Yeah, that’s exactly right because emamouse is a painter and so is Lockbox. Then the latest release with Kentaro Minoura who’s actually more well-known as a visual artist than a musician, so a lot of these artists are working with other mediums beyond music. 

How does that then tie into the way you think about releases on the label? What’s your process for deciding what to release?

Stylistically speaking, there’s no specific genre I’d like to stick to because I love all kinds of music, and I think for me if I were to stick to one style of music it would be boring. Musically speaking, it’s anything that I’m interested in and anything that sounds good to me, but in terms of the general process I like to build a friendship with the artist. I have to really like them as a person in order to work with them.

With the artists I put out on Primordial Void it’s really a library of artists whose work I really appreciate but also appreciate as people. I lurk SoundCloud, Bandcamp and social media a lot, so that’s how I end up discovering most of these artists. 2020 especially, I discovered so many great artists that I’d never previously heard. That explains why it was such a prolific year for the label.

Yeah, because you had nine releases this year which makes up a large proportion of the labels output.

That was also down to it being the first year of COVID so naturally I had a lot more time at home. But in 2020 I really just started working on the label a lot more, from discovering and seeking out new artists, to developing its artistic philosophy and vision.

I guess that’s a large part of the process for you then in developing those relationships.

Yeah, that element is definitely important to me because I don’t think I could ever work with an artist on Primordial Void who I didn’t 100% believe in as both a person and an artist. It’s just me putting complete faith in them I suppose.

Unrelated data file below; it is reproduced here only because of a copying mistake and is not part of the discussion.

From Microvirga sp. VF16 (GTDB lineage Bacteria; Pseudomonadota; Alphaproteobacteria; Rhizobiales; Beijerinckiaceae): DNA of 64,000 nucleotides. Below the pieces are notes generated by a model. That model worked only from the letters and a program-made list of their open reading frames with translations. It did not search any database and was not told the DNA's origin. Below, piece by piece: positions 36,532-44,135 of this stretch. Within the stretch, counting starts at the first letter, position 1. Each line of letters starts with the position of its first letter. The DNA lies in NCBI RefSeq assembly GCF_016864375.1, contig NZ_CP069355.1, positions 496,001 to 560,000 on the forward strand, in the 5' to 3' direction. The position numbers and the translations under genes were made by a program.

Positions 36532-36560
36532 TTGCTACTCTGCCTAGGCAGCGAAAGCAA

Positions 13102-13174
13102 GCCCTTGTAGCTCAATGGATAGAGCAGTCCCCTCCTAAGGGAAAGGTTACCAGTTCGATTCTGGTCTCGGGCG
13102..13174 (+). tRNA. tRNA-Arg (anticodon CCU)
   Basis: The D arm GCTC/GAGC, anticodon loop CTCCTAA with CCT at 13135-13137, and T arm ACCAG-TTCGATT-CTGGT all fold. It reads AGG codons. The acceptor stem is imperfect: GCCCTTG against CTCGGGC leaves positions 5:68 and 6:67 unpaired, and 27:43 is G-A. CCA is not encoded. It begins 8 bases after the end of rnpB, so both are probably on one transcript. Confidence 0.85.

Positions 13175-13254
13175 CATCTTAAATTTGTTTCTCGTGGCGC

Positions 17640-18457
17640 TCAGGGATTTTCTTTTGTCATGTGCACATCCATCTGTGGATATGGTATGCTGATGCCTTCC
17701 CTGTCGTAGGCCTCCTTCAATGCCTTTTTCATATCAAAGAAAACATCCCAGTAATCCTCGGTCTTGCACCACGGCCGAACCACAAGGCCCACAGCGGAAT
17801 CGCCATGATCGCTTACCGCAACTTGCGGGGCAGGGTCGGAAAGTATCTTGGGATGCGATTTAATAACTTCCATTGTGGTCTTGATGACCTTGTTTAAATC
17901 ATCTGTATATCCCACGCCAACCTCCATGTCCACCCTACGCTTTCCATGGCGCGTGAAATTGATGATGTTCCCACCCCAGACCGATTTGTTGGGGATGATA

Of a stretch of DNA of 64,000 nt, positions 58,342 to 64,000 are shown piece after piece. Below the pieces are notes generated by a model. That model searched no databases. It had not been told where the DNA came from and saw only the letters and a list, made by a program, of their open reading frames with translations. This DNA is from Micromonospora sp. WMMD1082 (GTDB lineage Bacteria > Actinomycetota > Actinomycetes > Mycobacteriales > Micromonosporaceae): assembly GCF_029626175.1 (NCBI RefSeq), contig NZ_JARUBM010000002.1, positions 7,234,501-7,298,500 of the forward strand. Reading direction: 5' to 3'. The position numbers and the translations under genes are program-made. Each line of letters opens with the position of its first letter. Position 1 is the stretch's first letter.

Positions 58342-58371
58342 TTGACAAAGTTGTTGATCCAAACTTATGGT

Especially because I’m not a businessman so when it comes to running a label, I personally feel like more of an artist than a businessman. I don’t really think of it as a business, I sort of see it as a collaborative sort of thing.

Kentaro Minoura

Marcel Sletten
Marcel Sletten
You released your debut EP back in January on the label, how long have you been making music for?

Since 2019, because that’s when I started recording that EP which was recorded between 2019 and 2020. During that year I was getting really inspired by the landscapes here in Northern California, and I felt a sort of need to make music inspired by that. The influence of my surroundings really started to overtake me so I felt I needed to translate what I was seeing around me into music and that’s how the four tracks came about. 

I was also heavily inspired by folk and country music, and I was studying how these artists wrote lyrics that would brilliantly depict where they were living at the time, whether that was California or the Deep South. That element was inspired by artists such as Townes Van Zandt and Guy Clark so the idea of Zen Americana came from that as a term to describe my music. 

I’d already come up with Honest Music, which was more of a general tagline for the label, but I also wanted to coin something similar to describe my own music, hence the term Zen Americana. For me it’s about channelling the energy of my surroundings, especially natural landscapes, and translating that into good work. It’s what helps me write the music that I really love and can appreciate. Especially given that Northern California is where I started the label, so it will always be a part of my solo work as well my work with Primordial Void.